Shouldn’t this be easy to find? I knew and believed deep down that Jesus’ love, this Divine Mercy, is unconquerable. Christianity is global. This mercy should be commonplace. But New York I know was a spiritual wasteland. Any critic of Catholicism can pick from a dozen examples from New York alone: news reports of parishes closing or combining, dwindling congregation, scandal, poor catechesis, etc.
But Father Bill Neubecker, OMV asked me in my last retreat: “Why don’t you look for Divine Mercy there?”
So I started looking. My friends said that if I search for something, I will surely find it. But what will I find?
I searched for young adult groups because they are a good indicator of whether Catholicism attracts and retains future Catholics. A good resource is CatholicNYC.org. Some events were busts because most attendees were much older than young adults. But these three events caught my attention:
- Grilling with God: Diocese of Brooklyn brings an evening of Adoration and a speaker for four straight weeks in June. I was surprised to see my old elementary classmate, Father James Kuroly, in the first week. I met and chatted with other young adults and a few religious. Some have traveled far to Holy Child Jesus Church in Richmond Hills.
- Young Adult Mass at St. Patrick’s: This Mass brings young adults from around the city. My first one, celebrated by Cardinal Dolan, made a big impression on me. Plus, there are several priests available for Confession. Win-win for me. The social event at Connolly’s, a nearby bar, can be very crowded. It’s better to start chatting with people after Mass in the cathedral and walk together to Connolly’s.
- P3 (Prayer, Penance and Pub): Holy Innocents Church near Penn Station had become a second church home for me. The church is beautiful. The priests celebrate at 6 p.m. a traditional Latin Mass. P3 starts with a talk by a priest during Adoration. Confession is available although I had been frustrated when I tried to use it. The social gathering afterward has the perfect mix of a large attendance of young adults yet small enough to have a conversation. I was surprised to meet two nieces of Father Tim Gallagher, OMV, a priest who was influential in me joining the Oblates.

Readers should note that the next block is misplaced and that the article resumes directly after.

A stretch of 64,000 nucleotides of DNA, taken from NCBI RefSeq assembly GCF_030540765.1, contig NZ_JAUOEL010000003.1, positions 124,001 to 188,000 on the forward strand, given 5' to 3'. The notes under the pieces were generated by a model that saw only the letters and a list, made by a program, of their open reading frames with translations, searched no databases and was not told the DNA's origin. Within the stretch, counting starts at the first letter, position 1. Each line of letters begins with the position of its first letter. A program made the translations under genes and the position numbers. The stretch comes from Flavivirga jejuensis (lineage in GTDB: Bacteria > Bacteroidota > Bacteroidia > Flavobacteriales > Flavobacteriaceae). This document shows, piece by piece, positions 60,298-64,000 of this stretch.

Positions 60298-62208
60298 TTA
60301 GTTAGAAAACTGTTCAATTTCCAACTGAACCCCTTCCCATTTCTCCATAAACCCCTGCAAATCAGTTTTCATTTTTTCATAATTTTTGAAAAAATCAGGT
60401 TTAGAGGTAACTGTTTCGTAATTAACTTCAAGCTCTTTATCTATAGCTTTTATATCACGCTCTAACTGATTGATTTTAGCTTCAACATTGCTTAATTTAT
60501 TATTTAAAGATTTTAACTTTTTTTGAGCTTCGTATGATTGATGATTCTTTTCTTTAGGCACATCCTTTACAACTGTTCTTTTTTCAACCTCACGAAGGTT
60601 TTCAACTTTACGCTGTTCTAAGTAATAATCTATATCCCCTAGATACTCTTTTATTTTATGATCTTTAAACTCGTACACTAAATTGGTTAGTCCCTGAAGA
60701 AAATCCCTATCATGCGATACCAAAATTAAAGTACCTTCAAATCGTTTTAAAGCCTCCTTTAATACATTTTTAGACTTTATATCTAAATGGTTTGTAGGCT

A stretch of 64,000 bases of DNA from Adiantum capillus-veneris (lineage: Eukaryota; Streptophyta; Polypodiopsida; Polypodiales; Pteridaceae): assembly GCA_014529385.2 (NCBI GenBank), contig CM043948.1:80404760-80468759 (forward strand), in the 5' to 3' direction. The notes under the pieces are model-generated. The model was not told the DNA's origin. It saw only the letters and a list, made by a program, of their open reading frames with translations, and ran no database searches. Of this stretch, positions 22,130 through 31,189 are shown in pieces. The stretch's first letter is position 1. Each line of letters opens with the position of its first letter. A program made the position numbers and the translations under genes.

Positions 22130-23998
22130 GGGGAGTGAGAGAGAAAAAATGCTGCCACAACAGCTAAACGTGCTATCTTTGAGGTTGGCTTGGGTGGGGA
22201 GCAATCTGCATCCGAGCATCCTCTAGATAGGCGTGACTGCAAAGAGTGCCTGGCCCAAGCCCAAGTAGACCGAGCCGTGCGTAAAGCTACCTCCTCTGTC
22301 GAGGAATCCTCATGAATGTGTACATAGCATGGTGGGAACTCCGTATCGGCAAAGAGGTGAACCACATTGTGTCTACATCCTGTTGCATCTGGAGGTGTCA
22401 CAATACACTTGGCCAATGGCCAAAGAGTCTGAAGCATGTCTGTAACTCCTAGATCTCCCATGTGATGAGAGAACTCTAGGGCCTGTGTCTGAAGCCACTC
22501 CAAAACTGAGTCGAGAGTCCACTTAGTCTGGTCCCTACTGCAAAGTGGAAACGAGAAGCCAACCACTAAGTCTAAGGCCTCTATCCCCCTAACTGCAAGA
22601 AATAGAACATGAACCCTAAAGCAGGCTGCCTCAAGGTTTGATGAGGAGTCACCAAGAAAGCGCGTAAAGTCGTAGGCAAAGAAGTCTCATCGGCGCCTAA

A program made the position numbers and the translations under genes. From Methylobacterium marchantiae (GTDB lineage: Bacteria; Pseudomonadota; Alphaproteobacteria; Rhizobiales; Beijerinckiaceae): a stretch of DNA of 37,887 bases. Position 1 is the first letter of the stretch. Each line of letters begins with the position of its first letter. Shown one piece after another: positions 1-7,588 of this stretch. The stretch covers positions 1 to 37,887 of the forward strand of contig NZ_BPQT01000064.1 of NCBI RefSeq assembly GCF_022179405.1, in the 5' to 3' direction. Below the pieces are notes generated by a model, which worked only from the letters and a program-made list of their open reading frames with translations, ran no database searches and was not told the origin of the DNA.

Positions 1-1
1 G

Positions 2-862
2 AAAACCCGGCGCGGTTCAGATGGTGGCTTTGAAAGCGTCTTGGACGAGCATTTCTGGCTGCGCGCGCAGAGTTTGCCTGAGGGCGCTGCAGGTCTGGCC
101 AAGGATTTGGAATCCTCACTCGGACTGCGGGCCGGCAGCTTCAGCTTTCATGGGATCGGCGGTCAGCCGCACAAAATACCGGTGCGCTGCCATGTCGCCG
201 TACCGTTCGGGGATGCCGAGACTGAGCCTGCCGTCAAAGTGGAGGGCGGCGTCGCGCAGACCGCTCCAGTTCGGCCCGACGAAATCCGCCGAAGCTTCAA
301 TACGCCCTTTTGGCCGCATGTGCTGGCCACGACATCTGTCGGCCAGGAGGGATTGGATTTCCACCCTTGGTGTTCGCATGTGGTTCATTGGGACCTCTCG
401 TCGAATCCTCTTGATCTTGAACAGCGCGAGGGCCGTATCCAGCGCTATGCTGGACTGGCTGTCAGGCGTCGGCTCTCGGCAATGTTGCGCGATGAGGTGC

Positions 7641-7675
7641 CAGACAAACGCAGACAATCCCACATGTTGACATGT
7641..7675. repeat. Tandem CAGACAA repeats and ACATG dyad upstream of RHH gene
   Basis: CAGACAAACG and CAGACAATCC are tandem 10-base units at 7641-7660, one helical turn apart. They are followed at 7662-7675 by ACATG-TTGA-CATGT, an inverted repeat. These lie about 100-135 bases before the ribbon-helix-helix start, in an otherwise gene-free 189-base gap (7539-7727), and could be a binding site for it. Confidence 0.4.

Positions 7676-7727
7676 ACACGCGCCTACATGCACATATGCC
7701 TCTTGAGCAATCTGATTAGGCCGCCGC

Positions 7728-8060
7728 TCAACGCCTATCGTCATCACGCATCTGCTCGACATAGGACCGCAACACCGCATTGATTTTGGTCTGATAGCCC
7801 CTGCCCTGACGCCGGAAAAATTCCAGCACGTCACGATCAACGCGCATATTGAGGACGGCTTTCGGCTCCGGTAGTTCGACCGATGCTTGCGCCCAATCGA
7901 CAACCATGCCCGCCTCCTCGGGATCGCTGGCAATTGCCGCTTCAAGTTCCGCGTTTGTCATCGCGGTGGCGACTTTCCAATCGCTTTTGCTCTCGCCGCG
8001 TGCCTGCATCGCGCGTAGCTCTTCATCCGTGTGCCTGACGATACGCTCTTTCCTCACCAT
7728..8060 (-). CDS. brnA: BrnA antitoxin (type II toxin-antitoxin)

Sometimes, I would bump into beautiful churches during a trip to the city. I found three in the Upper East Side when I was heading to a Toastmasters meeting: St. Vincent Ferrier, St. Catherine of Siena and St. John the Martyr.
I might have been searching high and low across the city. Yet my mother would point to things I least expected.
- Rosary at St. Anthony: Because of dwindling attendance, my childhood parish, St. Anthony of Padua, was combined with the parish of my baptism, St. Teresa of Avila, a few years ago. What could be found here? Yet my mother and her friends (all volunteers) arrive early, prep the church for daily Mass and recite the rosary. My mother would go out of her way to find and teach others to lead the rosary or a decade. Some of the leaders recite it in their native tongue. Where else can you find a rosary recited in English, Italian, French and Spanish?
- Spanish rosary: Knowing that I want to practice my Spanish, my mother brought me over to nearby Our Lady of Perpetual Help. A small cluster of women would recite the rosary in Spanish daily before Mass. I would go there Fridays and Saturdays for daily Mass. I was so intimidated by them that I sat apart. Eventually, the women allowed me to lead a few decades. I began to chat with a few of them. Funny thing: they were praying for vocations during the rosary.
- Healing Mass: My mother wanted to see a traveling priest, Father Joey Faller, at Our Lady of Fatima in East Elmhurst. His ministry in the Philippines focuses on praying for healing for those suffering from various ailments, emotional or physical. Somehow, I got recruited to be a “catcher,” someone to catch people when Father Faller prayed over them. One woman I caught was crying. It took a long time for her to rise. She lingered a bit shaken. I never saw anyone so moved just by being prayed over.
After all this, what did I really find? I pondered this when I remembered this flower growing in my block at the curb.
Maybe that’s Divine Mercy. It doesn’t come in an overwhelming wave. Rather, it sprouts when least expected, small and vulnerable. But it breaks the spiritual hardness to prepare for a blooming vitality.